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Funding restoration sought

Spectrum Volume 17 Issue 18 - February 2, 1995

Members of the General Assembly have filed amendments to the 1995-96 budget bill that would restore to Virginia Tech some $18 million in general funds slated to be cut by the Allen administration, and seek an additional $7.5 million in non-general and general funds for several campus initiatives.

At the top of the list, the university is seeking restoration of $14.58 million for Cooperative Extension and the Agriculture Experiment Station.

"This figure represents a combined total of $12.379 million cut in the new budget bill, $145,700 for seafood research, and $2.19 million cut during the 1994 General Assembly session," said Larry Hincker, director of University Relations.

Ralph Byers, director of governmental affairs, said that 29 of the 40 members of the Senate have co-signed the amendment, as have 76 of the 100 House of Delegate members.

Hincker said the university is also seeking to restore $700,000 for the Center for Organizational and Technological Advancement in support of the Hotel Roanoke initiative; $300,000 for the Center for Interdisciplinary Applied Mathematics; $75,000 for the Virginia Water Resource Center; and $800,000 for operational support for the Marion duPont Scott Equine Medical Center in Leesburg.

The university is also seeking an amendment to language establishing the Virginia Racing Commission that would direct 20 percent of the revenues from the commission to go to the Equine Medical Center in support of the center and its services to the equine industry.

Virginia Tech is also seeking $583,000 in general funds to cover regulatory requirements to support environmental and occupational safety issues. "Unfunded mandates affect the university, too," Hincker said.

According to Hincker, Virginia Tech is also asking for $6.15 million in non-General Fund authority and $1.1 million in general funds for four capital projects.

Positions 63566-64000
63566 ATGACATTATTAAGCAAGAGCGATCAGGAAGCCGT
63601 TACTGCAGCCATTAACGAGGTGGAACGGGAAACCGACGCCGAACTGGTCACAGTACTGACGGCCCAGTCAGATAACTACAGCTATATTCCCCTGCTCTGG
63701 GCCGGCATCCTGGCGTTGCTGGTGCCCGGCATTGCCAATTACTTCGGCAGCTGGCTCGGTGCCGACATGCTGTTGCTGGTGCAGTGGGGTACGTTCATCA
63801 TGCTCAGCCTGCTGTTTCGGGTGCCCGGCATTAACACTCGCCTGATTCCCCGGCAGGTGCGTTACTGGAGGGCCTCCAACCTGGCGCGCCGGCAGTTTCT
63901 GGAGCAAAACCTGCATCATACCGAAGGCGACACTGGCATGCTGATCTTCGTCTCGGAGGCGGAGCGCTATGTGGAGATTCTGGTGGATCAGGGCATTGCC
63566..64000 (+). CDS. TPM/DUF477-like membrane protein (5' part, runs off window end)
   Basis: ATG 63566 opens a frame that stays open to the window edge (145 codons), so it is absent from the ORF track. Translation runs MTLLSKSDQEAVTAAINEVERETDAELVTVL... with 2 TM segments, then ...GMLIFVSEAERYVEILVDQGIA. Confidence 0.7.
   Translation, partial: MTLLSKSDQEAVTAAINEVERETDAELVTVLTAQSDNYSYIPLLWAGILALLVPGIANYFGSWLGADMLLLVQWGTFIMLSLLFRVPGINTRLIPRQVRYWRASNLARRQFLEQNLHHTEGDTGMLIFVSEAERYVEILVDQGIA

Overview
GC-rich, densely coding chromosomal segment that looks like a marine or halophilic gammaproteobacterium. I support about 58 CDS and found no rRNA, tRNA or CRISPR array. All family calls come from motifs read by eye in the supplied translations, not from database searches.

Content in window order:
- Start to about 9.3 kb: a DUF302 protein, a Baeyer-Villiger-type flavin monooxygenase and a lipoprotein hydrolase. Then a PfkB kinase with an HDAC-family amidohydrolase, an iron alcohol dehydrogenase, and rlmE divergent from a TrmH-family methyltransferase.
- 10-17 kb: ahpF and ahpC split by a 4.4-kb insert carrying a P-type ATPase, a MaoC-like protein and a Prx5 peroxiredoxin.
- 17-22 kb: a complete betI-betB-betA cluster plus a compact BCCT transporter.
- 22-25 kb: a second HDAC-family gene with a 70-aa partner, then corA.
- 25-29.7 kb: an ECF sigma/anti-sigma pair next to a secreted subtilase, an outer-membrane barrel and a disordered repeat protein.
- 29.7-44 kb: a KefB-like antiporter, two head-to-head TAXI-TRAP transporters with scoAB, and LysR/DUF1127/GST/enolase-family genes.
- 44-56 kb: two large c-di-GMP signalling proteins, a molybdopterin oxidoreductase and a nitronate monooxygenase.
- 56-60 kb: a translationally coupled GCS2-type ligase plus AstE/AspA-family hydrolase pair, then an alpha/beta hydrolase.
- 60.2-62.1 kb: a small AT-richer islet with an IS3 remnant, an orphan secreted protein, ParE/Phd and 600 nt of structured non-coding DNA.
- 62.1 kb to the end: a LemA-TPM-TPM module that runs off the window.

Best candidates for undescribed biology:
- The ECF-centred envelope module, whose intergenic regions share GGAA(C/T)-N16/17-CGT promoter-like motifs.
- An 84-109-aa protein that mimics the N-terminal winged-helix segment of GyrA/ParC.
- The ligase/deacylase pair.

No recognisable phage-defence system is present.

"Virginia Tech has asked for $1.10 million in direct appropriations to begin the design planning on the second set of Upper Quad residence halls that will be converted to office space as part of the campus master plan," he said.

Hincker said the university is asking the General Assembly for authority to spend $550,000 in private money to begin planning for an Advanced Communication and Information Technology Center. The building will be built using private, federal, and state resources.

The university is asking the General Assembly for authority to redirect monies already granted to improve its waste-disposal programs. The Assembly had allocated $850,000 for an infectious waste-disposal-incinerator. Because of the development of new technologies which are less expensive, the university is asking the Assembly for the authority to reallocate the incinerator money and raise an additional $848,000 in revenue bonds to purchase a bioconverter. The bioconverter grinds and biologically disposes of infectious waste.

Finally, Virginia Tech is requesting the authority to use private monies to construct an addition to the athletic facilities. The additional space will enable the university to be competitive with its conference teams while fulfilling the support needs under Title IX rules.

"Although we are asking the General Assembly for $4.75 million in authority, all of the money will come from private sources and construction will not commence until the money is in hand," Hincker said.